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Poverty Rate in Eritrea Forces Migrant Crisis

Eritrea Poverty RateAn Eritrean man named Binyan left behind his family and hiked 19 hours to the Ethiopian border. He would have to brave a dangerous journey that involved crossing the Mediterranean on overfilled boats and avoiding human traffickers. He did all of this just to get out of Eritrea. The poverty rate in Eritrea and harsh military conscriptions are forcing young people to leave the country.

Currently, Eritreans are the third-largest group of people that are coming across the Mediterranean to Europe. The U.N. estimates that nine percent of the country has evacuated in recent years. Eritreans, however, also account for the majority of the 3,000 people who have drowned in the Mediterranean on the journey. However, the situation looks even more worrying. Policy toward Eritrean refugees is shifting. The U.K. has cut the number Eritrean refugees’ applications being accepted from 77 percent to 29 percent.

There are not many figures on the poverty rate in Eritrea. The government has repeatedly denied the U.N. and independent human rights groups access to the country. However, by GDP per capita, Eritrea is the ninth-poorest country in the world. Joblessness and lack of opportunities are prevalent. Many Eritrean youths are fleeing the country precisely because they are unable to obtain work. The government halts most imports, has stopped the World Food Programme’s free distributions to roughly a million people and has refused a $100 million development loan from the World Bank.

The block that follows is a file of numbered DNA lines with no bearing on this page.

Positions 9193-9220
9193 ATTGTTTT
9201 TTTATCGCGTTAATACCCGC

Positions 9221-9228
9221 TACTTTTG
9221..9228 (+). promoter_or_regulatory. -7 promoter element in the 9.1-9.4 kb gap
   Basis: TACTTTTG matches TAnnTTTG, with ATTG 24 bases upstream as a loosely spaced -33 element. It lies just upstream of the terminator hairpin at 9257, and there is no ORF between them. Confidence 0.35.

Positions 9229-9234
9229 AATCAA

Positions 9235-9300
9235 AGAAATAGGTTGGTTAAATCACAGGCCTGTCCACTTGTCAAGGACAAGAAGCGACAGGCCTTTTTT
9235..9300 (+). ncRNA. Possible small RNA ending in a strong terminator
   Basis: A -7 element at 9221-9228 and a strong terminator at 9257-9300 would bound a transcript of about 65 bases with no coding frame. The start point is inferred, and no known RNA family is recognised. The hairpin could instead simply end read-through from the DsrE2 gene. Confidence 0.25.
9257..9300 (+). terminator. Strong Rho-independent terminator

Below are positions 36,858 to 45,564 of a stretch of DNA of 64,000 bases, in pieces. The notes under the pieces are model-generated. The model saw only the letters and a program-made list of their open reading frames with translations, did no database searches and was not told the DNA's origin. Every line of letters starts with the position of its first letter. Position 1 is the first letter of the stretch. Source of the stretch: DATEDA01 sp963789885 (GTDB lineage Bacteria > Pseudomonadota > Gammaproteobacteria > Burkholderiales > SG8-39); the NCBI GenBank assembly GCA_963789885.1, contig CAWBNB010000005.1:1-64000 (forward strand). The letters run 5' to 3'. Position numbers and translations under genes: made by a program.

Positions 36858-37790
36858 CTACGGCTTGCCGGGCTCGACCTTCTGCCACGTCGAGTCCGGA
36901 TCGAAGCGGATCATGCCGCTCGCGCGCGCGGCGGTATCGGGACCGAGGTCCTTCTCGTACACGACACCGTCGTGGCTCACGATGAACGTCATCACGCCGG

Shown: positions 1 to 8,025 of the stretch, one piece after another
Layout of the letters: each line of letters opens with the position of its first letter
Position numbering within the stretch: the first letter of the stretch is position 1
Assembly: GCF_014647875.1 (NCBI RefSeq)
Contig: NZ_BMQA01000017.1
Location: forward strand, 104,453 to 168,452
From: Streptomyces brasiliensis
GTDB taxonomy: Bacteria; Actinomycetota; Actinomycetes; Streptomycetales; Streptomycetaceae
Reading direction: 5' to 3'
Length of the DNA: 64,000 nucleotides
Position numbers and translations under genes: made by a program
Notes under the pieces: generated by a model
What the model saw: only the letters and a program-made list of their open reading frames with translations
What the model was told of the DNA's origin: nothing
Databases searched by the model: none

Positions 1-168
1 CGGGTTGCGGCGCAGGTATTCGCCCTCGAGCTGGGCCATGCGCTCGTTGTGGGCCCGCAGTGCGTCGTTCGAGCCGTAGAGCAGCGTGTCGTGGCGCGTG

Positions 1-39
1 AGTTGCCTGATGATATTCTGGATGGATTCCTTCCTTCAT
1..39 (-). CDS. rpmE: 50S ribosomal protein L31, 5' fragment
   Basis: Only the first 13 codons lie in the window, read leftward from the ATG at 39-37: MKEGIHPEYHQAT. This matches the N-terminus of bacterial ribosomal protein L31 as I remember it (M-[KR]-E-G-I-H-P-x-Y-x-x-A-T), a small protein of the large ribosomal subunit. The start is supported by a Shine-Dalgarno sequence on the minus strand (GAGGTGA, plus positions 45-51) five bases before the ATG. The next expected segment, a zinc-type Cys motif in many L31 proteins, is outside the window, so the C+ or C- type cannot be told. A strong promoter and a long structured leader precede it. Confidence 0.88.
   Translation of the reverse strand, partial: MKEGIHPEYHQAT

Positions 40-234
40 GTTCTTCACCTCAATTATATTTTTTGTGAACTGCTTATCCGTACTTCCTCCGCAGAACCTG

Many factors contribute to the current rates of poverty in Eritrea. For example, the government’s harsh military conscription pays only two dollars per day, keeps young men out of work and can be extended indefinitely. Teenagers are inducted at the Sawa military base where they get four months of training and then take an exam that determines whether they are put into active service or allowed to go back to their education. The men are forced into awful conditions; they are not even given blankets and eat low-quality food. One former conscript spoke of being forced to lie in a 131-degree sun for hours.

However, there is some hope for the country. President Isaias Afwerki has been conducting a self-reliance program, with some good results. Education and healthcare are free, the HIV rate is down to less than one percent, measles and polio have been virtually eradicated and child mortality rates have decreased by two-thirds since 1995. According to the U.N., Eritrea scores higher on health than its neighbors Ethiopia and Kenya.

However, this is not enough. The country desperately needs U.N. examination and aid. If the country would open its borders to imports and aid, especially economic aid, the poverty rate in Eritrea would drop dramatically and the country would no longer see a large portion of the population fleeing its borders.

Bruce Edwin Ayres Truax